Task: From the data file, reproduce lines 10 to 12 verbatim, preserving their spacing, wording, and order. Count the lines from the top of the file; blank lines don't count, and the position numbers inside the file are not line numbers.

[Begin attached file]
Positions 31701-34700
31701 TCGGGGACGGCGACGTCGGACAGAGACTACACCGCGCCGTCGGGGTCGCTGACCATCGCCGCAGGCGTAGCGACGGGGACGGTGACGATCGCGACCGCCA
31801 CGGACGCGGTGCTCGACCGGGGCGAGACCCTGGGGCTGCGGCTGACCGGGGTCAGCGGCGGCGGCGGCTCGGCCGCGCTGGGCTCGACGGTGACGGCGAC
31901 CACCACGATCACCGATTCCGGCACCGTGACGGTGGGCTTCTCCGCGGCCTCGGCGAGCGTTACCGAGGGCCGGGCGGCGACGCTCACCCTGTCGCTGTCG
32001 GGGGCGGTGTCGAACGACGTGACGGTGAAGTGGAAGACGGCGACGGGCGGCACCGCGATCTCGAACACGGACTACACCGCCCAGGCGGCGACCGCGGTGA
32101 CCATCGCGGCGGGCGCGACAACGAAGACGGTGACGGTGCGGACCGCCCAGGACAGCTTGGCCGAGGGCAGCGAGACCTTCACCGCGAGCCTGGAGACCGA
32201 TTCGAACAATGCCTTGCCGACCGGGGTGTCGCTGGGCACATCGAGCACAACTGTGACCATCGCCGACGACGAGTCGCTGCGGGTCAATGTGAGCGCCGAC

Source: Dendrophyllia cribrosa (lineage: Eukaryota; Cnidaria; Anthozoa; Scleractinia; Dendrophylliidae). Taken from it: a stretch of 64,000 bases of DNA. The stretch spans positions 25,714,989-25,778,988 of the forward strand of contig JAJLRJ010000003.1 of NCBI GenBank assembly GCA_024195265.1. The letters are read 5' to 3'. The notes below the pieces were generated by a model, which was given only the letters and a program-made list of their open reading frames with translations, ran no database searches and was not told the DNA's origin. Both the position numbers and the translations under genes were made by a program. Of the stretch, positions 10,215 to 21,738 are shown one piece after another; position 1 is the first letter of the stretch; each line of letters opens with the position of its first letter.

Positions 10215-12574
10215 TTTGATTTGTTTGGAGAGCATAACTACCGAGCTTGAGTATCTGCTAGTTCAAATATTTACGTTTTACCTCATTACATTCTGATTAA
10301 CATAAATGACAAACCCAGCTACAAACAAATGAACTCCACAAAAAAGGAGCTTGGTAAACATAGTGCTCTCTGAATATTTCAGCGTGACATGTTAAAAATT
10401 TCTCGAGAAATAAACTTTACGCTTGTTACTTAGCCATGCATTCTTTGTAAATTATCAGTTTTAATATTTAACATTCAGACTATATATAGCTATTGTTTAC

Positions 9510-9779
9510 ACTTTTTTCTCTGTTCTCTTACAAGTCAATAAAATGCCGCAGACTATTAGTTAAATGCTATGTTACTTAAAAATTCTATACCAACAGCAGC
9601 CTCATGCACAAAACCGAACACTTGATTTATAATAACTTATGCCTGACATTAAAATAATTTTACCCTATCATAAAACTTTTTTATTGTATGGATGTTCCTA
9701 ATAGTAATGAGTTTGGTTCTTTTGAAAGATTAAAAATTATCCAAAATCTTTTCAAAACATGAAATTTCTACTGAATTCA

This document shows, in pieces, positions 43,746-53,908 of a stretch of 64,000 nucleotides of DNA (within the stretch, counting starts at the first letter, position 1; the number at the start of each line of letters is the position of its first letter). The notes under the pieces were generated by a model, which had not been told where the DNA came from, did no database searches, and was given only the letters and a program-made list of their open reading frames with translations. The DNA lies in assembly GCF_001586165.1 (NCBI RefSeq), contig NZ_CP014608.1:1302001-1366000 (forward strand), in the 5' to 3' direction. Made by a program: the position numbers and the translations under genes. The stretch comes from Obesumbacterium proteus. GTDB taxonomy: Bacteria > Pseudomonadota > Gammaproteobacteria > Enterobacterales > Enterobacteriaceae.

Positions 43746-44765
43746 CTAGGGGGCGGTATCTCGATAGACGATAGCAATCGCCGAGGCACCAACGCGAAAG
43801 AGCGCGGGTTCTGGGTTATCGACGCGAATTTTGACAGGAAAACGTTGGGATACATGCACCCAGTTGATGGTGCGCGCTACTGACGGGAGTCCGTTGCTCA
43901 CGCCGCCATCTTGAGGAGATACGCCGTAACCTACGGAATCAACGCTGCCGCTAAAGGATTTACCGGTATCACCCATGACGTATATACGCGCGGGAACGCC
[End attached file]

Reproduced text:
10215 TTTGATTTGTTTGGAGAGCATAACTACCGAGCTTGAGTATCTGCTAGTTCAAATATTTACGTTTTACCTCATTACATTCTGATTAA
10301 CATAAATGACAAACCCAGCTACAAACAAATGAACTCCACAAAAAAGGAGCTTGGTAAACATAGTGCTCTCTGAATATTTCAGCGTGACATGTTAAAAATT
10401 TCTCGAGAAATAAACTTTACGCTTGTTACTTAGCCATGCATTCTTTGTAAATTATCAGTTTTAATATTTAACATTCAGACTATATATAGCTATTGTTTAC